In the higher reaches of motor racing, pitstops can be crucial. Shaving a few hundredths of a second off your time spent at zero velocity is surprisingly important.
Today’s invention is a small contribution towards that goal.
As the car is jacked up, an air driver is used to remove the wheel nut (yellow).
As the nut is removed, it rips open the tyre’s air valve, causing it to deflate via a tube directed towards the chassis (red).
This provides some extra momentum to the wheel being removed, so that it flies more readily off the axle.
I’ve been spending too much time lately, poring over the minutiae provided on seatguru.com. It almost seems as if they will soon be rating each actual seat: “Seat 29B has an unfortunate stain on the armrest and a non-functioning earphone jack”. I guess with mobile communications, that is currently possible.
Anyway, today’s invention is a new concept in commercial flight.
It’s normally assumed that when you buy a seat, you will stay located there for all of your journey.
Instead, imagine that you are travelling on a long-haul flight and want to pay extra for a wide seat and some comparatively decent grub…but for only part of your trip.
Halfway through a long flight, a light would turn on over your seat telling you to swap with the person in 22C, who has also bought a cattle+/business- ticket.
(People might have to pay more for a business class seat during the latter half of a flight than the first part).
This system could also work for swaps within a given class…offering hope if you start off sitting beside someone who is too large/sweaty/chatty…or whatever. Seat swaps would have to occur staggered over a few minutes to avoid a chaotic game of musical chairs.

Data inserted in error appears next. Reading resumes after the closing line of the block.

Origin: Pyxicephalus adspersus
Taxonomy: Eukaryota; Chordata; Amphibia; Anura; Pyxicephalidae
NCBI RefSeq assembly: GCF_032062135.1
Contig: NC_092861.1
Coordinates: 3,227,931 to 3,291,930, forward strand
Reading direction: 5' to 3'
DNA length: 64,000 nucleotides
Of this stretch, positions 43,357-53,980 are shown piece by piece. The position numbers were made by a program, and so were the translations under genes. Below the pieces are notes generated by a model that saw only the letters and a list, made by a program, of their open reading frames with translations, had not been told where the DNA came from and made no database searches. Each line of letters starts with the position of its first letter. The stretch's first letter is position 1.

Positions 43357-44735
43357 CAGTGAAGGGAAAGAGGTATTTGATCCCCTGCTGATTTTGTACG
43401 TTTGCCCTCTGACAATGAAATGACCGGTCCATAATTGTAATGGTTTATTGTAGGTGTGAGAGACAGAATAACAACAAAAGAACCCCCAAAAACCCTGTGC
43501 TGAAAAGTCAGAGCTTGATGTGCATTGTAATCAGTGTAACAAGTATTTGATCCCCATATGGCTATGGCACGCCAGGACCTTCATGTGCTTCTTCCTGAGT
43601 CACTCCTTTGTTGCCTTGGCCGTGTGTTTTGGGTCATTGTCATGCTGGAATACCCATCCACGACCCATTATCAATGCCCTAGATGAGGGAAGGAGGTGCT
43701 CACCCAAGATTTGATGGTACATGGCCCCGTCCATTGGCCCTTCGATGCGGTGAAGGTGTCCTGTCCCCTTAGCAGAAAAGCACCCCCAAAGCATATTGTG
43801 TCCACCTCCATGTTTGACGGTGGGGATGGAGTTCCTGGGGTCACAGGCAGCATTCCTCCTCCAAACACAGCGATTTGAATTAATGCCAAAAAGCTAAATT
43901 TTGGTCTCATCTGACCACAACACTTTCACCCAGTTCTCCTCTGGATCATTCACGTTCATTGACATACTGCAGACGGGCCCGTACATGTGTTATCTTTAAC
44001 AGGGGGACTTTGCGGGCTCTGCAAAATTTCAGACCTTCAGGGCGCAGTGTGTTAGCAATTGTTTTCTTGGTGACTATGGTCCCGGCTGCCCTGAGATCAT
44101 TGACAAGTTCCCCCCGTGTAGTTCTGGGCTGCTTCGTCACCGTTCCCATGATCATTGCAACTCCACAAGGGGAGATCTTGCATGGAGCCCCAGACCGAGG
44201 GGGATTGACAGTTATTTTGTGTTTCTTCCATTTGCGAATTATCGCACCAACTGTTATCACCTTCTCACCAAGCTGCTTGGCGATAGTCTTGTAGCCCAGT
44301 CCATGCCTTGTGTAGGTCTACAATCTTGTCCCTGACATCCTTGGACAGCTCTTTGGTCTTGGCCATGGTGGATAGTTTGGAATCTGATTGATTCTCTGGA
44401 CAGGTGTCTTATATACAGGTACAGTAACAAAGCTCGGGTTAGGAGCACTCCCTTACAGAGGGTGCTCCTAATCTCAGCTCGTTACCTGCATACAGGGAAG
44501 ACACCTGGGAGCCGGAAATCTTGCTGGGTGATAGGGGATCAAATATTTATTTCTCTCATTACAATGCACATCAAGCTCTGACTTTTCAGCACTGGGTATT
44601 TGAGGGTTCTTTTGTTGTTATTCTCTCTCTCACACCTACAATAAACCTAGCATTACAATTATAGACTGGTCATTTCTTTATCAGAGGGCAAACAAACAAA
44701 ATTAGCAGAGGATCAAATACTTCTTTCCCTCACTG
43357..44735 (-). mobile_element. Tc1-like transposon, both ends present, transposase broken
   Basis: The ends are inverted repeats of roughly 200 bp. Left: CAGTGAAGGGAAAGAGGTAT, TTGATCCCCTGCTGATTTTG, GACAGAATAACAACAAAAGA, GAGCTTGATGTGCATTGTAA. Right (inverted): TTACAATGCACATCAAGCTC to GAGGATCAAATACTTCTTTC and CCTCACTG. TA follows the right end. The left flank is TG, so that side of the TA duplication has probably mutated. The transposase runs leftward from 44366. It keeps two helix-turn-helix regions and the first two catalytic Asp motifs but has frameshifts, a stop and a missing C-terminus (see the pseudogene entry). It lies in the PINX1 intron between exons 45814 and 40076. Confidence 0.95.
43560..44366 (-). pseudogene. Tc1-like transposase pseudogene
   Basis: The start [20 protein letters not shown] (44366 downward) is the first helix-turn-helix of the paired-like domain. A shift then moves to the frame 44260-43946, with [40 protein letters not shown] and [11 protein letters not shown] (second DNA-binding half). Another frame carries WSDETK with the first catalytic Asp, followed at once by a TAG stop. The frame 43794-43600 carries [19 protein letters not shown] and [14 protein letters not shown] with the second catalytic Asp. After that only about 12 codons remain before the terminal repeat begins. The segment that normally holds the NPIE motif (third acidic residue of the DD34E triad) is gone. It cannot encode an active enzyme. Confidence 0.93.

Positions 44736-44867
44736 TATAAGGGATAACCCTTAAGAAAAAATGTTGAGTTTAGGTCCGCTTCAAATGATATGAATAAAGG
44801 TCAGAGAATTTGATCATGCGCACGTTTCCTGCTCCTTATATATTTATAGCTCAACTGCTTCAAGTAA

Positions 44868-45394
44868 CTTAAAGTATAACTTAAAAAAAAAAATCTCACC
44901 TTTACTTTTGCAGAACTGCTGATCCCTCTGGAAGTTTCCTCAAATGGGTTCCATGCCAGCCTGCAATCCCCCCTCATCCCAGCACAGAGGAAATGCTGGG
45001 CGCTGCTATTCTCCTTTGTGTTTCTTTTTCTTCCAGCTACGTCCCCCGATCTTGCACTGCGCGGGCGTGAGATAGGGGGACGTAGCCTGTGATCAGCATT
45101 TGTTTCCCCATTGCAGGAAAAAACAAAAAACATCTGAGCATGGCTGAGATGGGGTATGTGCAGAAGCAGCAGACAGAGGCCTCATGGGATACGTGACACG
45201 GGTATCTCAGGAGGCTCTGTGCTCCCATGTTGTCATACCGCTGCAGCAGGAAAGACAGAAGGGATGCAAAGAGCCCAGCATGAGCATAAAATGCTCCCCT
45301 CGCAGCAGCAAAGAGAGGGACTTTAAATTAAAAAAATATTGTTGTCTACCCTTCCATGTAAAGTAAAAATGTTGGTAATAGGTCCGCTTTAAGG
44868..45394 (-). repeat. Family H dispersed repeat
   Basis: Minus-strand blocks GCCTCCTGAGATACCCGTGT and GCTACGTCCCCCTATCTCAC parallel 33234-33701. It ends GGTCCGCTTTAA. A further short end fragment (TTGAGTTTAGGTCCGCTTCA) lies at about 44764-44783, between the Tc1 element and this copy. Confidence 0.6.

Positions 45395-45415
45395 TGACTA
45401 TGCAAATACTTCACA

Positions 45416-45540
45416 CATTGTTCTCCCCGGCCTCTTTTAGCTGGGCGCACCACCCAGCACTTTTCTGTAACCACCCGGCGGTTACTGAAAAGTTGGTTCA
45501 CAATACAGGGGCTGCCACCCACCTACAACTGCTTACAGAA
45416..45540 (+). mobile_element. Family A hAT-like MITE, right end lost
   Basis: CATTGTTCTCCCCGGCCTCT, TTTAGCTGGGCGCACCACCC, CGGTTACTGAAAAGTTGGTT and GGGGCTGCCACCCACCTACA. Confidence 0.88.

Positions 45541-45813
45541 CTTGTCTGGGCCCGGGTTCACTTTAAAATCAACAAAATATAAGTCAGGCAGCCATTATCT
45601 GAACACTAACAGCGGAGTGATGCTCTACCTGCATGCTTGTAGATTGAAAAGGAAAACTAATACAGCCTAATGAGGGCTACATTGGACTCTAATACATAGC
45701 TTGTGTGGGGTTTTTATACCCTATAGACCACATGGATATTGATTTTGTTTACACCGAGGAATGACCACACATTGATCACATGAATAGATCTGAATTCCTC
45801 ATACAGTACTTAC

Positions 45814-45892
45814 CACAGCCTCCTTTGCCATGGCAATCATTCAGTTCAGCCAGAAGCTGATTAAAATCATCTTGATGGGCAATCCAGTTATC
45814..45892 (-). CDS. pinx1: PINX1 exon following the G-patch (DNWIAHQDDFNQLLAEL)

Maybe there is even some scope for a passengerguru.com -which allows people to rate their neighbours.
Today’s invention is a new form of armament for military helicopters.
A belt of bullets (with no gunpowder) is fed up a tube inside the drive shaft of the main rotor (red circles).
This emerges from the end of a rotor blade.
At this point, a computer-controlled chopping device precisely times the separation of a bullet from its belt (white box), so that it flies off tangentially towards its target.
Each rotor blade can therefore act as a catapult arm, delivering enormous firepower (as long as the timing carefully avoids the tail rotor).
Today’s invention is shoes -with sound effects.
The shoes would have ultra-soft, crepe soles, but they would also contain a pair of speakers wired to an mp3 player.